One Parent’s Survival Guide to Life after Loss
Stay safe – Don’t drink and drive
It’s 2:30 a.m., and the doorbell rings. Lori Stutts answers the door, knowing deep down it can’t be good news.
The deputy coroner is at the door. She tells Lori the worst news imaginable. Her son, Zach Maurer, 22, had died.
She tells her it was a single vehicle crash that happened late the night before. Airlifted to the local hospital, they tried everything, but they couldn’t save Zach.
September 20, 2005, is a day Lori will never forget.
Facts: Zach’s blood alcohol level was .165, close to three times over the legal limit in Colorado, which is .06. He was not wearing his seat belt. He was traveling between 75-85 MPH, entering a curve with a speed limit of 30 MPH.
“When something bad happens you have choices—let it define you, let it destroy you, or you can let it strengthen you; be a victim or a victor,” she shares.
Lori chose the latter—be a victor and let the tragic loss of her only child strengthen her.
“After Zach's death, it would have been easy to just lay down and give up. But soon after the crash, I knew I had to live and share the story with the goal of telling others to think about the choices they make before getting behind the wheel," Lori explained.
She reached out to a local safety coalition, Drive Smart Weld County, which is supported by State Farm, to get involved in their teen driver safety program. Since 2006, Lori has served as one of the program’s most impactful volunteer speakers.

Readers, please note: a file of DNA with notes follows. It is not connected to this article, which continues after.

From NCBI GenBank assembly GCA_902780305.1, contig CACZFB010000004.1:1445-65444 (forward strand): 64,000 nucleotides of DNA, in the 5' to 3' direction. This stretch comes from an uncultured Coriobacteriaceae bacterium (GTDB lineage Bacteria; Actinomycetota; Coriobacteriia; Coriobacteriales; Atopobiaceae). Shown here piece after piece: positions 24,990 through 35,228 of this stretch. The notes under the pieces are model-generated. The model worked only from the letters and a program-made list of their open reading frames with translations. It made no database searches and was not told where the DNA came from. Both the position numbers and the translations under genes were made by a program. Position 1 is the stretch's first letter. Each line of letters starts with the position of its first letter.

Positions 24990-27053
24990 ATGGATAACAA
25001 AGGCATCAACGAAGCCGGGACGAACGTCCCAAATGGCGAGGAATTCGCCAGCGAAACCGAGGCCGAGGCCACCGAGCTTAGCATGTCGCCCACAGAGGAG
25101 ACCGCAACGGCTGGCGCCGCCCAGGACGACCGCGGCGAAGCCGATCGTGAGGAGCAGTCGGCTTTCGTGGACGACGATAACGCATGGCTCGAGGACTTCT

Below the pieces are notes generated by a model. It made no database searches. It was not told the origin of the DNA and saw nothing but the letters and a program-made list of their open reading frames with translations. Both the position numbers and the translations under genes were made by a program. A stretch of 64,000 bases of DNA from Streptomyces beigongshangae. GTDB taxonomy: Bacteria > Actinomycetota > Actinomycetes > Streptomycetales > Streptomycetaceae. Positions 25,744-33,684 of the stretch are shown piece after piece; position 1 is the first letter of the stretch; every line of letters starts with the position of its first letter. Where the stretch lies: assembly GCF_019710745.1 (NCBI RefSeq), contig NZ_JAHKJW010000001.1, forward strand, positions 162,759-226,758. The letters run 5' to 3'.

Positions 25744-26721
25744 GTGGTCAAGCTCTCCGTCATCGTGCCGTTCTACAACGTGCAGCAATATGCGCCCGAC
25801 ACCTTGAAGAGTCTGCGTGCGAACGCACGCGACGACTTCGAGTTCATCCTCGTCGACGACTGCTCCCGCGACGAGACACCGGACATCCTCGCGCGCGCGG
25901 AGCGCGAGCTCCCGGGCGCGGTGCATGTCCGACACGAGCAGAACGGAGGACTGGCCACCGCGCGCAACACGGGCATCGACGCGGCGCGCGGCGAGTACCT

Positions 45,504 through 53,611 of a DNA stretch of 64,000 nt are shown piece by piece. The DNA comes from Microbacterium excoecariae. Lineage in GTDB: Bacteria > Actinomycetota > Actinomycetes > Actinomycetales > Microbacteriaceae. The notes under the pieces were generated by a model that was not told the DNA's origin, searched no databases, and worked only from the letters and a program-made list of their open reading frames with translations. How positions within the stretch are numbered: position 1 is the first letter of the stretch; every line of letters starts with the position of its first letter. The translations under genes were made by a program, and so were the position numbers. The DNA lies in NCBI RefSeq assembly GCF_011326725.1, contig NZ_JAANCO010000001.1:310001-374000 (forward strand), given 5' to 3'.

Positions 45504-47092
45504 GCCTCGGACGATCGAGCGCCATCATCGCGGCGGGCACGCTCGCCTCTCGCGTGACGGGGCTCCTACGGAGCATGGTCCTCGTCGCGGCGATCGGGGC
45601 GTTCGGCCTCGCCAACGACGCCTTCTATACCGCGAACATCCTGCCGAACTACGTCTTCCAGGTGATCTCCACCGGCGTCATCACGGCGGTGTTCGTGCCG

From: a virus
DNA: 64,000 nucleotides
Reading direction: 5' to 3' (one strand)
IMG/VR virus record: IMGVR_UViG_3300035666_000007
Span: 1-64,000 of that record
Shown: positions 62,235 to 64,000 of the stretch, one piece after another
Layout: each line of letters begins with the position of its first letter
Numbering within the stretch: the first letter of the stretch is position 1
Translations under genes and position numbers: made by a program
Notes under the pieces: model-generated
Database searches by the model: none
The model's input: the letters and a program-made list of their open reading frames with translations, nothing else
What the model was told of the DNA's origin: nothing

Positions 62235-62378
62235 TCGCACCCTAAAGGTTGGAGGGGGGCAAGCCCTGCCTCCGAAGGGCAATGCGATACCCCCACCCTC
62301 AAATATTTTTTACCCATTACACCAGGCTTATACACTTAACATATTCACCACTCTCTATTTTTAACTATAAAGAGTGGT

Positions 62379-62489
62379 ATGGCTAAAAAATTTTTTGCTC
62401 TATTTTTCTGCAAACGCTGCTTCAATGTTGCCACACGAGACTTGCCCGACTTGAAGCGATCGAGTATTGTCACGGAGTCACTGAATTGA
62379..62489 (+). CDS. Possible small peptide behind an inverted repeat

She chose to share her experience to teach others. She speaks to local teenagers about their choices before getting behind the wheel.
Lori uses her platform to tell teen audiences, “You are special and loved, you matter to this world; AND your choices affect everyone around you.”
Lori donated Zach’s car to the safety coalition. It was mounted onto a trailer with a storyboard. Over the years, she has traveled to schools throughout Weld County (3,900 square miles). At times, towing his car, to tell the story to students, teachers and parents.
Lori’s survival strength is evident in the delivery of her message. Students sit silently, listening and viewing pictures of Zach before the crash, news clips and the car after the crash.
Afterward, as students file out of the room, many stop to give her comforting hugs. Lori will never know how many lives she has saved or changed because of her son’s story. However, if just one teen’s mind was changed, she knows the years of sharing her message of love, strength and choices, was worth it.